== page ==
• Based on this information and often further reading, the family decides whether an exit counseling is not appropriate, should be envisioned somewhere in the future, or should be undertaken. In any case, the exit counselor advises the family how to best handle the situation – e.g. gradually to improve communication with the follower. If an intervention is foreseen, the circumstances are discussed, which family members are going to take part, who is going to be the exit counseling team and who of the family is going to get the agreement of the follower regarding the intervention.
  • The intervention takes place in the presence of some family member, who introduces the exit counselor. It is crucial that the exit counselor can build up a rapport with the follower very soon – if this is not possible, the follower will simply leave. During the whole intervention the follower is approached with respect, can voice his views freely, and can decide when to take a break or when he wants to leave.
  • The exit counselor's objective is to review the information with the follower and his family, and let the information speak for itself. The content of the information involves usually the family concerns which were the reason for the exit counseling, the nature of mind control, doctrinal, ideological and organizational issues of the respective group, including especially information which is usually not available to followers like an analysis of internal group documents. Helping resources for common problems after leaving a cult are also taken up.
  • In the end, it is up to the follower to make his decision about what to do with the information received. Their choices will be respected. If the person chooses to remain with the group, the exit counselor seeks to work with him and the family out how to improve family relationships in the future. If the person chooses to leave the group, the exit counselor will talk about their next steps, support by the family and other resources and possible recovery issues.

Typically an exit counseling takes several days: Giambalvo and Hassan speak of three, Rick Ross of four days average. Hourly rates vary, according to qualification and experience of the consultant, figures given are between 75$ and 150$ per hour, fees for an intervention between 3750 to 5000 US dollar.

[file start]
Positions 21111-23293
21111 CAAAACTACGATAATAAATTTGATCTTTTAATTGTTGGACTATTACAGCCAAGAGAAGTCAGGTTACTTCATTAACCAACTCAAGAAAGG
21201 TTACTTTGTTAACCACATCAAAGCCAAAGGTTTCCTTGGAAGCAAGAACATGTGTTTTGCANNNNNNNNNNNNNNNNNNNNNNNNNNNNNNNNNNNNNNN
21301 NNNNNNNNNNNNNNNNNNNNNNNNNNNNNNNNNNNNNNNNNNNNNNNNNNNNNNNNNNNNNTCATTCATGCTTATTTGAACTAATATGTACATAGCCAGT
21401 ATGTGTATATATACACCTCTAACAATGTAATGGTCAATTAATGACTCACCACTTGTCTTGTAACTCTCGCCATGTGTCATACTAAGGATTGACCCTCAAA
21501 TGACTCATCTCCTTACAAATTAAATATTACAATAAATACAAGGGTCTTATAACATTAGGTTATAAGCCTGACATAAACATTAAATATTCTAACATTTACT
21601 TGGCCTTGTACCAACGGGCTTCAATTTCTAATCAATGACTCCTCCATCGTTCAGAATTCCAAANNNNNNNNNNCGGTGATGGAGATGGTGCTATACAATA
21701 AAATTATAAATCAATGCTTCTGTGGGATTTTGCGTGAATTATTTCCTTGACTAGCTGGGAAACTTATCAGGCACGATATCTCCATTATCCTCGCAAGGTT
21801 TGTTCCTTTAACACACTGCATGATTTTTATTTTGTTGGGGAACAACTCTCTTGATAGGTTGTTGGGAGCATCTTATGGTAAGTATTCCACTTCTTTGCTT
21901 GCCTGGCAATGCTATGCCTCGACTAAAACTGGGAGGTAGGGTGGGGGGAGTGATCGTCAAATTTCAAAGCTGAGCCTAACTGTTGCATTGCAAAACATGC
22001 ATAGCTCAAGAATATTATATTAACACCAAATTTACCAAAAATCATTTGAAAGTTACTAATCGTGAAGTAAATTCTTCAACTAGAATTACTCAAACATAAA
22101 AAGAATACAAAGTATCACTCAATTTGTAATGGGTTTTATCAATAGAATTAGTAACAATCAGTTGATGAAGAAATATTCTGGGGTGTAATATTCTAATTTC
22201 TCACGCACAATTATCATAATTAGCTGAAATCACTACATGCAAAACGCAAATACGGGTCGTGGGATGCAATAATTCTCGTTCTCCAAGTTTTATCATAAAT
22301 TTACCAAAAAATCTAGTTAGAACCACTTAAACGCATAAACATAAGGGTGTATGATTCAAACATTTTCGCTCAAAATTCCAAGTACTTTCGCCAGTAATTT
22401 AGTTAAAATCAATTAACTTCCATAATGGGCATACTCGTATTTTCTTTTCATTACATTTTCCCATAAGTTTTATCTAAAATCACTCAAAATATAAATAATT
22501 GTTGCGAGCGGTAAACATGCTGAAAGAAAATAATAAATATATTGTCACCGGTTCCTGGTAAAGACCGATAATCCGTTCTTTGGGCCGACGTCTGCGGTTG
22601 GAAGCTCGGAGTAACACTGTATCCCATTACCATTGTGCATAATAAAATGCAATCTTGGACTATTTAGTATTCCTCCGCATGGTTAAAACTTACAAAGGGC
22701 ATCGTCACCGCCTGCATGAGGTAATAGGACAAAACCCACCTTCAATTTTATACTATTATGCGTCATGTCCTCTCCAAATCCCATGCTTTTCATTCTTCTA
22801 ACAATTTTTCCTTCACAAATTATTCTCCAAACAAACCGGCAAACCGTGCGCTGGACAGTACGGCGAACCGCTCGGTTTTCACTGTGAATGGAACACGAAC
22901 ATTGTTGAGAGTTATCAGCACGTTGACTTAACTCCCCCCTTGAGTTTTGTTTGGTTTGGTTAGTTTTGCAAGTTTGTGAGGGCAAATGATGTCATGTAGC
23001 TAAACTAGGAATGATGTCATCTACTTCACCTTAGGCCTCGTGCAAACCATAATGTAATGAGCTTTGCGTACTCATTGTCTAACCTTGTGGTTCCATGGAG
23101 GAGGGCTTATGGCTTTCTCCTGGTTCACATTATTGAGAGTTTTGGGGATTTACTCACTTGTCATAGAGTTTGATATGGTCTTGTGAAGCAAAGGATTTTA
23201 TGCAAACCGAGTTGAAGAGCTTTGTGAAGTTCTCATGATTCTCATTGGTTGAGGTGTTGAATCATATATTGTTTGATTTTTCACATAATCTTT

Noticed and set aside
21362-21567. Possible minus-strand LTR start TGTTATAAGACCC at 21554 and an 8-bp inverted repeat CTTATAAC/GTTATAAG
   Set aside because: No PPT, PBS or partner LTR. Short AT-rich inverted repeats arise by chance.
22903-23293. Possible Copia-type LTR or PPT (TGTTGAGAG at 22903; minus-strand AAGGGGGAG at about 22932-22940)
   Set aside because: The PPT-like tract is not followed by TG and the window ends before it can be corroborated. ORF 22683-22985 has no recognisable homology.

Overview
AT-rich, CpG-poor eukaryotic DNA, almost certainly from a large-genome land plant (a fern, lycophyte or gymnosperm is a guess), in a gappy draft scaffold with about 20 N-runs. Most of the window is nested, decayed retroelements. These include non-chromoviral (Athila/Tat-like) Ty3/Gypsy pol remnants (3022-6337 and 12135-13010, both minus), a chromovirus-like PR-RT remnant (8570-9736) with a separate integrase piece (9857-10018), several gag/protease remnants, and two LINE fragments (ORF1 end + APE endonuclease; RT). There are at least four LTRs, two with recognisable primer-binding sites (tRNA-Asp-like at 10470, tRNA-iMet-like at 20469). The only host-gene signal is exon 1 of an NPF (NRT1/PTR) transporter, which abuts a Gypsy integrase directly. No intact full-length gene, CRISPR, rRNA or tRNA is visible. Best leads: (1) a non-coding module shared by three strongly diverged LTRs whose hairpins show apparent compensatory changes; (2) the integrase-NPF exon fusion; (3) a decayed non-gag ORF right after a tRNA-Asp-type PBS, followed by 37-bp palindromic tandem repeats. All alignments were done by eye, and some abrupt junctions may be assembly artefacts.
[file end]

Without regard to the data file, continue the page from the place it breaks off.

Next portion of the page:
Clark speaks of an average of 90% of persons leaving the cult following a three day intervention, Ross of about 75%. Both stress that it is not possible to predict the issue of a specific case in advance.

[edit] Approaches in exit counseling

While all exit counselors stress non-violence, respect for the person, and autonomous informed choice of the person, there are three main approaches the field of exit counseling (Clark, 1993):

  • an information-oriented approach, which stresses the sharing of information. Proponents of this approach are e.g. Carol Giambalvo, Janja Lalich, David Clark
  • a change-oriented psychological approach, which does also share information but includes as well formal counseling. An example for this is the strategic intervention therapy of Steven Hassan.
  • a change oriented theological (evangelistic) approach. This is practiced, e.g., by Randall Watters

[edit] Legal Issues

Langone warns:

"Although many helpers are ethical and competent, we have heard reports indicating that some have exploited vulnerable families and/or may not be as competent as they claim, at least with regard to certain cases. If families fail to check out a prospective helper, they may be led to participate in an unethical and possibly illegal and ineffective intervention." [2]

[edit] Controversy over the terminology

The terms "exit counseling" and "deprogramming" are not always clearly distinguished and at times consciously used interchangeably, especially by critics of the practices who disagree with the basic assumptions. On the other hand, also some critics of the practice(es) assert that the confusion is deliberate and is exploited to conceal the unethical or illegal tactics of deprogrammers, particularly their reliance on coercive persuasion.

People who practice exit counseling (exit counselors) often distinguish between "involuntary deprogramming" and "voluntary exit counseling", pointing out that exit counseling in contrast to deprogramming includes neither forceful abductions not physical force or threats and is aimed at getting the cult member to make a voluntary, informed decision. There are though, also people who distinguish between "involuntary deprogramming" and "voluntary deprogramming" and others who distinguish between "involuntary exit counseling" and "voluntary exit counseling".